When Is Flash Finally Going to Die?

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Apparently the answer is pretty much never, despite the efforts of Apple, Google ... and now, Amazon.

The mega-retailer made the announcement this week in the “technical guidelines” section of its site devoted to advertising on Amazon. It will no longer support Flash content in advertising, which means Flash has now lost the support of another major company. The announcement says:

Beginning September 1, 2015, Amazon no longer accepts Flash ads on Amazon.com, AAP, and various IAB standard placements across owned and operated domains. This is driven by recent browser setting updates from Google Chrome, and existing browser settings from Mozilla Firefox and Apple Safari, that limits Flash content displayed on web pages. This change ensures customers continue to have a positive, consistent experience across Amazon and its affiliates, and that ads displayed across the site function properly for optimal performance.


The message, as you might guess, is aimed at people who want to place ads on Amazon’s sites. It’s a response to a widespread rejection of Flash by browser developers working on Chrome, Firefox and Safari, who all cite the insecure design of Flash as a major problem for their users. All three browser makers now prevent Flash from running in their browsers without explicit permission from the user.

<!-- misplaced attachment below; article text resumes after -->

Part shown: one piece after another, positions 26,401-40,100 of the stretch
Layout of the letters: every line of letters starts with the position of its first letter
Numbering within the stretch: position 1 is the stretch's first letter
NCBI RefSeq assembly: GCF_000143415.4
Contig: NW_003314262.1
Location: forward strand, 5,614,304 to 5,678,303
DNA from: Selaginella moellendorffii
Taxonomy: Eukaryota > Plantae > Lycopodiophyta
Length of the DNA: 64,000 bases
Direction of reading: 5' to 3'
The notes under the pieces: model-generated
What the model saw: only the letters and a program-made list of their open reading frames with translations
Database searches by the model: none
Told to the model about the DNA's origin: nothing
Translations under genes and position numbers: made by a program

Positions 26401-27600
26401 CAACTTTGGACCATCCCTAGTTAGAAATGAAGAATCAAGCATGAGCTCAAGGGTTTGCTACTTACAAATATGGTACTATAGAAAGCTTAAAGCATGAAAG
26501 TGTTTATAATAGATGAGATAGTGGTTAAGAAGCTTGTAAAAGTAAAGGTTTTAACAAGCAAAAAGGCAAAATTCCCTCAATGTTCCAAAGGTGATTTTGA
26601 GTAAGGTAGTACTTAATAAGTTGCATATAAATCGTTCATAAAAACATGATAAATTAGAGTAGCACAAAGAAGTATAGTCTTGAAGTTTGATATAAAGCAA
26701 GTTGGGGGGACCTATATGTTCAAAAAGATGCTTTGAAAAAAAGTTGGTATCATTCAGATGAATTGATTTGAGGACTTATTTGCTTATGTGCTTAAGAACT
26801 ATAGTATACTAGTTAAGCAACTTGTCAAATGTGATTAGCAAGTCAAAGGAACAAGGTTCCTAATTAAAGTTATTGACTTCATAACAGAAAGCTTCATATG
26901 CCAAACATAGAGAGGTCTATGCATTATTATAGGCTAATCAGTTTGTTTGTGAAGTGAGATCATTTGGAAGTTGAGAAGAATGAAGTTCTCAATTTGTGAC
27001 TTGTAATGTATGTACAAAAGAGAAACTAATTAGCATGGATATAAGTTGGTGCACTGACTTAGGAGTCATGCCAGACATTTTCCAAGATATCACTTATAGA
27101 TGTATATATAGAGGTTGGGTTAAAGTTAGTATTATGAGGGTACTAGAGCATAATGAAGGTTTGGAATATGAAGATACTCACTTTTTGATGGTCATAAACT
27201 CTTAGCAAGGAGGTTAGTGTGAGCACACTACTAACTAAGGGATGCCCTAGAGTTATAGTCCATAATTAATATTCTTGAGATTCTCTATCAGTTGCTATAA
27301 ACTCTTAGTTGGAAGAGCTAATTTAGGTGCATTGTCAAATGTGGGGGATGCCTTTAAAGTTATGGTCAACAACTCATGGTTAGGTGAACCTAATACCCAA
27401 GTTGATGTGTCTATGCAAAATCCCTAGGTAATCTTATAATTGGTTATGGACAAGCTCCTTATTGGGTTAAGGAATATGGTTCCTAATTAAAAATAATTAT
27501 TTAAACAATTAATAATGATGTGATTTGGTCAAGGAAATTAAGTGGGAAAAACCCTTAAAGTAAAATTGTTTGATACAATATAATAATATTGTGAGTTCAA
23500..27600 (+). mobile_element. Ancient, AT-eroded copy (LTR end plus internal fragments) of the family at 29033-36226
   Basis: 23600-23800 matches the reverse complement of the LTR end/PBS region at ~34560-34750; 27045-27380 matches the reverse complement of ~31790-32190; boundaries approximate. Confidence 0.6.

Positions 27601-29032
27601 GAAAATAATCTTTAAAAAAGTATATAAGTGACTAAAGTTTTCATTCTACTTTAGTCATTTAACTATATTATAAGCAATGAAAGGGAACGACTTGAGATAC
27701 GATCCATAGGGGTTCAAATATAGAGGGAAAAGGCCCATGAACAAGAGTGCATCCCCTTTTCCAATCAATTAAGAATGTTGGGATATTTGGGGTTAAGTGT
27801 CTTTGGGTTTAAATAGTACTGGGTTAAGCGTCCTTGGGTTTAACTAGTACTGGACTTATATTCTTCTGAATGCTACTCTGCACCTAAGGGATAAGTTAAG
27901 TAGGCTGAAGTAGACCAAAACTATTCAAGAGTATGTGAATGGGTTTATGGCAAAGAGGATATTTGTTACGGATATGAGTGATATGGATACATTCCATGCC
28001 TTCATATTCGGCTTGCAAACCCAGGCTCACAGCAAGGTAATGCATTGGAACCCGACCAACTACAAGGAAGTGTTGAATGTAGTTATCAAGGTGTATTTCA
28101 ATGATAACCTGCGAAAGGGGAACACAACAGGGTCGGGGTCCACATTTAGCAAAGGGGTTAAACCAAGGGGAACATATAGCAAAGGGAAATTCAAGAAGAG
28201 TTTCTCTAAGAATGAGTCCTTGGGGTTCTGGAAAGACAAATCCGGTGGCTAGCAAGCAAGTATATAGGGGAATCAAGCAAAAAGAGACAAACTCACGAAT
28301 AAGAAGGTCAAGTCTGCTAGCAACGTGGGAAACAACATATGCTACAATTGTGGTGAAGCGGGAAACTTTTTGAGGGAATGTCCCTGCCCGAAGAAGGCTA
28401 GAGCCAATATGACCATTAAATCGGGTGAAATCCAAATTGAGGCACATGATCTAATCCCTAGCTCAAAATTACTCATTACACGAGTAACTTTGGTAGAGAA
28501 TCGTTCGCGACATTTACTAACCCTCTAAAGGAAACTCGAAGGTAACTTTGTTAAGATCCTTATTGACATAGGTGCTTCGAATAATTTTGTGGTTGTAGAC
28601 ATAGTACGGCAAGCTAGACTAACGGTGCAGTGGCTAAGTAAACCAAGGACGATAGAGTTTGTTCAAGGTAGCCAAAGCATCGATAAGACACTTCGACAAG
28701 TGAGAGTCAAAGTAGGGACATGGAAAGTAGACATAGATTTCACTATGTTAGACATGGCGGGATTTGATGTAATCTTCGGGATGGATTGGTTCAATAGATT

Amazon had to follow these browser makers’ leads because no user is going to say “Yes! Please enable these annoying Flash ads!” If advertisers want their Amazon ads seen by Chrome, Firefox and Safari users, they’re going to have to use something other than Flash.


If you’ll recall, Flash is the Adobe product that is riddled with so many security flaws that practically a month doesn’t go by without a major disaster. Many of the vulnerabilities in the Flash Media Player allow bad guys to take over your computer remotely, just because you have visited a website where there’s an ad or movie using Flash.

The problem is that Flash is still deeply embedded in a lot of legacy websites. Apparently one of the main areas where it’s really popular is on educational websites, where it’s used the way filmstrips were used back in days of yore. It’s simple to build educational games for kids using Flash, and it’s hard to begrudge educators an easy way to get kids engaged with school.


There are still a lot of mainstream games built with Flash too, including Angry Birds, and many sites with streaming media depend on it. So when will we truly see the end of Flash? It may take a lot longer than you think. But in the meantime, it’s going to get harder and harder for you to be exposed to it without being notified first — and that’s progress.

Art by Michael Hession

Contact the author at annalee@gizmodo.com.
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